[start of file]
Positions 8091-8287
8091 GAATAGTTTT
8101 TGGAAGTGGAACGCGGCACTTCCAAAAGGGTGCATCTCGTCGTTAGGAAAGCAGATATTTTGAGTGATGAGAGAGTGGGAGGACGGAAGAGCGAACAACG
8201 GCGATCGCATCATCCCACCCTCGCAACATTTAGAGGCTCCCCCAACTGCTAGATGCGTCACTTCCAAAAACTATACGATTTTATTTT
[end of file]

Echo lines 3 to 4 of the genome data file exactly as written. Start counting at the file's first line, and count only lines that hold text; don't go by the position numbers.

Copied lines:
8101 TGGAAGTGGAACGCGGCACTTCCAAAAGGGTGCATCTCGTCGTTAGGAAAGCAGATATTTTGAGTGATGAGAGAGTGGGAGGACGGAAGAGCGAACAACG
8201 GCGATCGCATCATCCCACCCTCGCAACATTTAGAGGCTCCCCCAACTGCTAGATGCGTCACTTCCAAAAACTATACGATTTTATTTT